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Mr. Rooker: It is estimated that there were 2,321,800 pensioners residing in Great Britain and overseas, at 31 March 2000, who were in receipt of a basic state pension including the over-80s age addition. We further estimate that 6,300 resided in the Unitary Authority of Mid-Sussex.
Mr. Soames: To ask the Secretary of State for Social Security how many pensioners in Mid-Sussex constituency have a weekly gross income of (a) under £100, (b) under £150, (c) under £200, (d) under £500 and (e) under £1,000. 
Mr. Bayley: This Department does not give guidance to local authorities on support for vocational rehabilitation. But, in partnership with the Department for Education and Employment, we are setting up a national network of Job Brokers under the auspices of the New
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Deal for Disabled People. The brokers will offer people receiving incapacity benefits, including those with acquired brain injury, support, guidance and preparation to find paid work and move off benefit dependence.
One of our current New Deal for Disabled People innovative schemes is run by Rehab UK in conjunction with Rehab Scotland, the Shaw Trust and the Employment Service. Referrals to the scheme are made by employers, and three rehabilitation hospitals provide a programme to support adults with acquired disabilities, especially acquired brain injury, to retain or secure new employment. The project has created unique pathways between medical rehabilitation, vocational assessment, job coaching and supported employment to help employees return to work or find new employment.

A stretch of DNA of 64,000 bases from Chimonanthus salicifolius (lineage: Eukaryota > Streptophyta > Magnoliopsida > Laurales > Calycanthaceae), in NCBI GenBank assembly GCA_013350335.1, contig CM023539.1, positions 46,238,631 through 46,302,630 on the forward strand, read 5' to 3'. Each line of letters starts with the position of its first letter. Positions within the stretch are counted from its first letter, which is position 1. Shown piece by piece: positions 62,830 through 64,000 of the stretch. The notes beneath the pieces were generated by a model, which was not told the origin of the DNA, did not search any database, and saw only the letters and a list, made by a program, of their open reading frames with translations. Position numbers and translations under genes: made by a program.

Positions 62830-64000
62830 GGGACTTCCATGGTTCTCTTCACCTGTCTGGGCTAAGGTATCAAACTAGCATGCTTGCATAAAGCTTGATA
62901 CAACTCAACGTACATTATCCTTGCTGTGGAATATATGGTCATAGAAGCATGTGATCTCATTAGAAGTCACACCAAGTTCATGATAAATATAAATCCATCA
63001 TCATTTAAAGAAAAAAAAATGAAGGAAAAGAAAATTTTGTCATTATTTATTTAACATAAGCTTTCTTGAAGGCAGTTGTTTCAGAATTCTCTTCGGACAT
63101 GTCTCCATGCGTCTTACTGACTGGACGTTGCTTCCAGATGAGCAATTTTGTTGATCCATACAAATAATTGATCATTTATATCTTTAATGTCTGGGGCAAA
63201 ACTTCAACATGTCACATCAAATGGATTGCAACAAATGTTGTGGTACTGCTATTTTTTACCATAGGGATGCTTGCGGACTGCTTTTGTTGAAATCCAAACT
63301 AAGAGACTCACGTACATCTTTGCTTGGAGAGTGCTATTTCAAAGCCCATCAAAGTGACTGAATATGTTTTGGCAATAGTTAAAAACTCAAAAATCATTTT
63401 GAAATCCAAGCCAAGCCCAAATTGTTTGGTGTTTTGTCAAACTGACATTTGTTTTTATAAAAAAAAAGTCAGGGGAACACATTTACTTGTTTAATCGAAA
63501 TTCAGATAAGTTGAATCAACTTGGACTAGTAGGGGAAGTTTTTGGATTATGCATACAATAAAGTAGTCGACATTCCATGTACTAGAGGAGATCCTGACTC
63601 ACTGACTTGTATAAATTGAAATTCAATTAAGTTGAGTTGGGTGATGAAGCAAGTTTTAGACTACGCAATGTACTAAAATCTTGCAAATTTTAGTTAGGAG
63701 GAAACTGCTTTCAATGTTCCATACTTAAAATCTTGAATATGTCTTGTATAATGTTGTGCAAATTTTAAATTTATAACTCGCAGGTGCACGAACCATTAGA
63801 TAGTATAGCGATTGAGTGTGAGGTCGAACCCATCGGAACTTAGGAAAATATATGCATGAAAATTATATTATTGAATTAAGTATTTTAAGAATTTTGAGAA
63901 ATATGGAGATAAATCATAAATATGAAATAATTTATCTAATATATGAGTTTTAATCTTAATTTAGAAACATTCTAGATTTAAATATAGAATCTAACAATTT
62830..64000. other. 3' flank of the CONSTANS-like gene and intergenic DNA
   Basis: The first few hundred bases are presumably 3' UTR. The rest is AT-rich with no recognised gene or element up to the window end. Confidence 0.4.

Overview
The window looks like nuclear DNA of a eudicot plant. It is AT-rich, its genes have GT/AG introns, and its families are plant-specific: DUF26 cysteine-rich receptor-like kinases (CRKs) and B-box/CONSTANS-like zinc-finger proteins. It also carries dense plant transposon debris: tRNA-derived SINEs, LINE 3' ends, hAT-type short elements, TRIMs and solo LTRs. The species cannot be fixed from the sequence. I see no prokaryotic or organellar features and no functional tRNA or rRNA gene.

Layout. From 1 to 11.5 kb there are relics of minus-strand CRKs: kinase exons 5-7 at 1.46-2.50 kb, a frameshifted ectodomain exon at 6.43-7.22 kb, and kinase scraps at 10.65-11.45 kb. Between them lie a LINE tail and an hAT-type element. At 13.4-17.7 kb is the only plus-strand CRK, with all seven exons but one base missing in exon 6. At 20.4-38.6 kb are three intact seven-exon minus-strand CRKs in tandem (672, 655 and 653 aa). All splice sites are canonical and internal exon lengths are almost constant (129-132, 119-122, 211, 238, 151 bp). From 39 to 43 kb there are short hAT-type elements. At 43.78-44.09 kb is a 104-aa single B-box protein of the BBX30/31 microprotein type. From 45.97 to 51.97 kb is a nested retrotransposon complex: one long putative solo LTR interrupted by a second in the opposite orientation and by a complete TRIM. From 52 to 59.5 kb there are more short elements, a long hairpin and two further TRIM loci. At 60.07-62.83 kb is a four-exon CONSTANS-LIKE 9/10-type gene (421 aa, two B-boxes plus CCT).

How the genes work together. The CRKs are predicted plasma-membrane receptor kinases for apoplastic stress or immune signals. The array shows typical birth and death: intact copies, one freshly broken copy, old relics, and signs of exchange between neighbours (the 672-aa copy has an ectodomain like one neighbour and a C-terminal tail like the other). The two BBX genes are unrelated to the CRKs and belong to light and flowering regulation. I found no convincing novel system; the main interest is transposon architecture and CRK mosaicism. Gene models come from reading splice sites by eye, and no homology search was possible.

Mr. Soames: To ask the Secretary of State for Social Security what percentage of people of working age in the Mid-Sussex constituency receive (a) Income Support and (b) disability benefits; and if he will make a statement. 
Mr. Fearn: To ask the Secretary of State for Health how many parents with care spent the Christmas and New Year holiday period with no regular payments from non-resident parents in respect of the maintenance of their children; and how many children were affected. 
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|Numbers are in thousands|
|Parent With Care receiving||Total number of PWCs||NRP fully cash compliant||Percentage||NRP partially cash compliant||Percentage||NRP nil cash compliance||Percentage|
|Not receiving any of the above benefits||104.2||58.2||56||23.3||22||22.7||22|
1. Figures are based on a 5 per cent sample of the Child Support Computer System, therefore are subject to sampling error.
2. Figures are rounded to the nearest hundred, and are shown in thousands.
3. The table does not include those cases where payment is not made via the Agency's collection service
I hope this is helpful.
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Mr. Burstow: To ask the Secretary of State for Health (1) if he will set out the definitions of (a) critical care, (b) intensive care, (c) high dependency, (d) intermediate care, (e) continuing care and (f) acute care beds; and if he will provide the numbers of beds and associated staff in each case as at 1 December 1999 and 1 December 2000 for each relevant NHS region, health authority and NHS trust; 
(2) how many extra (a) critical care beds and (b) acute care beds there were in each London NHS trust on (i) 1 December and (ii) December 1999; how many extra staff are required to make each bed fully operational; how many staff were in post, broken down by professional group, on (A) 1 December and (b) 1 December 1999; and what the vacancy level was in each case.